It's so simple, but this is the best way to make Boiled Corn on the Cob that brings out it's sweet corn flavor. It's quite possibly the most iconic food of summer!
Best Corn on the Cob Recipe
Boiling corn on the cob is a very common way to cook it due to how incredibly easy this method is, but not all boiled corn recipes are the same. A couple simple, extra additions will give you the best boiled corn on the cob of your life!
As part of my American Eats series where I'm visiting some of the most popular and iconic recipes and flavors of each state, one state at a time, I would be remiss if I didn't include a recipe for corn on the cob to represent the state of Iowa right along with their ham balls.
Corn on the cob is one of those awesome vegetables that can go from a Mexican street fair to a tailgate and then be back in time for the holiday table setting. They're incredibly frugal when you buy them in season and knowing how to store and cook them is one way to get the most out of your budget and your events.
What you’ll need for Boiling Corn on the Cob
- Ears of corn with husks and silk removed
- Lemon juice
How to Boil Corn on the Cob
- Fill a large pot about ¾ of the way full with water and bring it to a boil.
- Add in milk, butter, sugar and lemon juice, stirring until the sugar is dissolved.
- Gently place the ears of corn into the boiling water and bring the water back to a boil.
- Cover the pot with a lid and turn off the heat. Let the corn cook for 6-10 minutes until tender.
- Serve with additional butter, salt, and pepper.
When is corn on the cob done boiling?
You can tell that your corn is done by watching how fast it dries off when you lift it out of the water with tongs. A hot cooked cob will steam itself dry within a few seconds whereas a colder lesser cooked corn cob will take quite a bit longer.
What to serve with Boiled Corn on the Cob
Boiled corn on the cob is that iconic food of summer. It’s the perfect addition to any backyard bar-b-q. I love a good Summer Fruit Salad with Honey Lime Poppy Seed Dressing or a Deviled Egg Potato Salad right alongside a good burger or amazing ribs that fall off the bone or the juiciest smoked brisket. Summer grilling is the best time of year!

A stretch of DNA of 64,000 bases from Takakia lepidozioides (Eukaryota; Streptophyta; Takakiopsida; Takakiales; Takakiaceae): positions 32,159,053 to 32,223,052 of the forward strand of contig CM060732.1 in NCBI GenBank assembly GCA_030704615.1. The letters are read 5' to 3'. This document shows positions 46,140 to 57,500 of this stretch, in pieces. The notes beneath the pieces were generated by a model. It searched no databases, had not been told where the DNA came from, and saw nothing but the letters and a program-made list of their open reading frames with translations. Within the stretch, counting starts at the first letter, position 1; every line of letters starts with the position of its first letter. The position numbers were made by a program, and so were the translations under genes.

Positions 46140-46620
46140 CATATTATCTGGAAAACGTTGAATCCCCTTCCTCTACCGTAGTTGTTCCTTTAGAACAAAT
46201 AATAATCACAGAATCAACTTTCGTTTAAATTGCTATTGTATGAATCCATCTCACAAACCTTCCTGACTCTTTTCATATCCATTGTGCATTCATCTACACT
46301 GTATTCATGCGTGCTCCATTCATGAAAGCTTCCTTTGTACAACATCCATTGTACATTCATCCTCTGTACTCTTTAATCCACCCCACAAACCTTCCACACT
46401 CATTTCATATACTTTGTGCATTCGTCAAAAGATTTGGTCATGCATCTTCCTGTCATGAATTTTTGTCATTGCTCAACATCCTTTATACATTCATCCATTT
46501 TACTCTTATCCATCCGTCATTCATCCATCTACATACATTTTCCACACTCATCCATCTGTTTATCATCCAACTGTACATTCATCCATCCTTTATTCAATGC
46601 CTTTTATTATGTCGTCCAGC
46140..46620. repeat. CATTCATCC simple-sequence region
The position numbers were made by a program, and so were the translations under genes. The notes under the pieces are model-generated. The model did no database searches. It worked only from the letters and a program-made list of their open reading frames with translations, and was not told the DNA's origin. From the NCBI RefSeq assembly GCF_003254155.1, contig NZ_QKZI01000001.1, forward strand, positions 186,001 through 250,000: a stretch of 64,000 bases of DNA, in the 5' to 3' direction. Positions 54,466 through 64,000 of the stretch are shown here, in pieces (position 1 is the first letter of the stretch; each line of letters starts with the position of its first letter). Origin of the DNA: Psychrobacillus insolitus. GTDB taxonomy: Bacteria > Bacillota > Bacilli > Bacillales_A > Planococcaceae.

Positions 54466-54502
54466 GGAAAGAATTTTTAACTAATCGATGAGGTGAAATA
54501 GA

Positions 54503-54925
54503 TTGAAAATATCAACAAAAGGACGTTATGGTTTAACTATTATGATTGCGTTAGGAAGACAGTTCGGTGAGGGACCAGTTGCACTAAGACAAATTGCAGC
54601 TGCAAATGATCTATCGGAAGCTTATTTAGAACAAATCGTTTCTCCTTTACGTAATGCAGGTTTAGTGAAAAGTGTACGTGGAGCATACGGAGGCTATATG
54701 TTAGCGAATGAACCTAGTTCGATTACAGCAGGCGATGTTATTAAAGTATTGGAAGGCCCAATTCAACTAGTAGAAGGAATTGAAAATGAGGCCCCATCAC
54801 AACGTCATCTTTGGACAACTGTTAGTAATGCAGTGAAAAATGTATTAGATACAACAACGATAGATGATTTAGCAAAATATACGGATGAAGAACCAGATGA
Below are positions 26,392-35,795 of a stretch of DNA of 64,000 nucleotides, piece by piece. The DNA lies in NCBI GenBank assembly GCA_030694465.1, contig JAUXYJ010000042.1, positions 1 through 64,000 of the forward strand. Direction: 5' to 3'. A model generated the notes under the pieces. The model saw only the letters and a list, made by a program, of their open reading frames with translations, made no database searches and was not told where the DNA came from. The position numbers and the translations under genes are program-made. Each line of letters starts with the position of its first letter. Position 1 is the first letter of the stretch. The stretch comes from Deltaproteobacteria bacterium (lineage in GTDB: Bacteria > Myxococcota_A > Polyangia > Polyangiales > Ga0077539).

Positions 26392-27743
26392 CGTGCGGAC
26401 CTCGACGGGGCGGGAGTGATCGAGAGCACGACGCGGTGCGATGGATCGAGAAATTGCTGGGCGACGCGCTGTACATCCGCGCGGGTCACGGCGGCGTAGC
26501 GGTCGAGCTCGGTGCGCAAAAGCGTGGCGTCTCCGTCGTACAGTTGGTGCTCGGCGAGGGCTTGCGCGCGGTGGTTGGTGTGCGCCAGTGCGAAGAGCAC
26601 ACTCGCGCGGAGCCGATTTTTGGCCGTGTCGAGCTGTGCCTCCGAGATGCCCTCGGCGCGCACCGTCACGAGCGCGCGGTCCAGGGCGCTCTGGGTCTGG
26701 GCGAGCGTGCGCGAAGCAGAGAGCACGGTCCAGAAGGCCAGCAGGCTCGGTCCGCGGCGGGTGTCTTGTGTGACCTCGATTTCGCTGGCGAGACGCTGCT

How to store Boiled Corn
If there are any leftover ears of corn, it’s best stored when fully wrapped in tin foil and then placed in an airtight container. They can be stored in the fridge for three to five days.
Best Corn on the Cob FAQs
If you overcook your corn on the cob, it’s still edible - it’s just chewy. While the best corn on the cob recipes gives you crunchy and sweet corn to sink your teeth into, a batch of overcooked corn will be more mushy. But as long as you turn the water off after bringing it back to a boil, the corn can sit in the hot water for up to half an hour without overcooking.
You will want the water to be boiling before placing the corn into the pot. Especially with my corn on the cob recipe, you want to make sure the water is boiling so the sugar is fully dissolved before adding the corn.
The amount of time it takes to boil corn on the cob on average is 3-5 minutes. But, depending on your preference it can be longer or shorter! Depends on how crispy you want your corn!
You can boil the corn in plain water, nothing added but it is so much better when the water is doctored up a bit! For example I put milk, butter, sugar, and a little bit of lemon juice in my water and it brings out the best flavor in the corn! It really does make a big difference!
More corn recipes
- Easy Creamy Corn Casserole
- Moist Cottage Cheese Cornbread
- Grilled Mexican Street Corn Dip
- Easy Southern Cornbread Dressing
- Perfectly Moist Cornbread Recipe
- Grilled Mexican Street Corn Recipe
- How to Make Stovetop Popcorn
- Slow Cooker Creamed Corn
- Grilled Corn Salad
Did you make this recipe?
Let me know what you thought with a comment and rating below. You can also take a picture and tag me on Instagram @houseofnasheats or share it on the Pinterest pin so I can see.
Best Boiled Corn on the Cob
- 6 ears corn on the cob husks and silk removed
- 4-6 quarts water
- 1 cup milk
- ½ cup butter 1 stick
- 2 Tablespoons granulated sugar
- 1 Tablespoon fresh lemon juice
- Fill a large pot about ¾ full of water and bring to a boil.
- Stir in milk, butter, sugar and lemon juice, until the sugar is dissolved and the butter is mostly melted.
- Place ears of corn into the boiling water, then bring back to a boil. Immediately cover the pot, turn off the heat, and let the corn cook in the hot water until tender, about 6-10 minutes, depending on how well you like your corn done.
- Serve with additional butter, salt, and pepper.
More States I Have Visited in my American Eats Series
Alabama • Alaska • Arizona • Arkansas • California • Colorado • Connecticut • Delaware • Florida • Georgia • Hawaii • Idaho • Illinois • Indiana • Iowa • Kansas • Kentucky • Louisiana • Maine • Maryland • Massachusetts • Michigan • Minnesota • Mississippi • Missouri • Montana • Nebraska • New Jersey • New York • Oregon • Puerto Rico • South Carolina • South Dakota • Texas • Utah • Wisconsin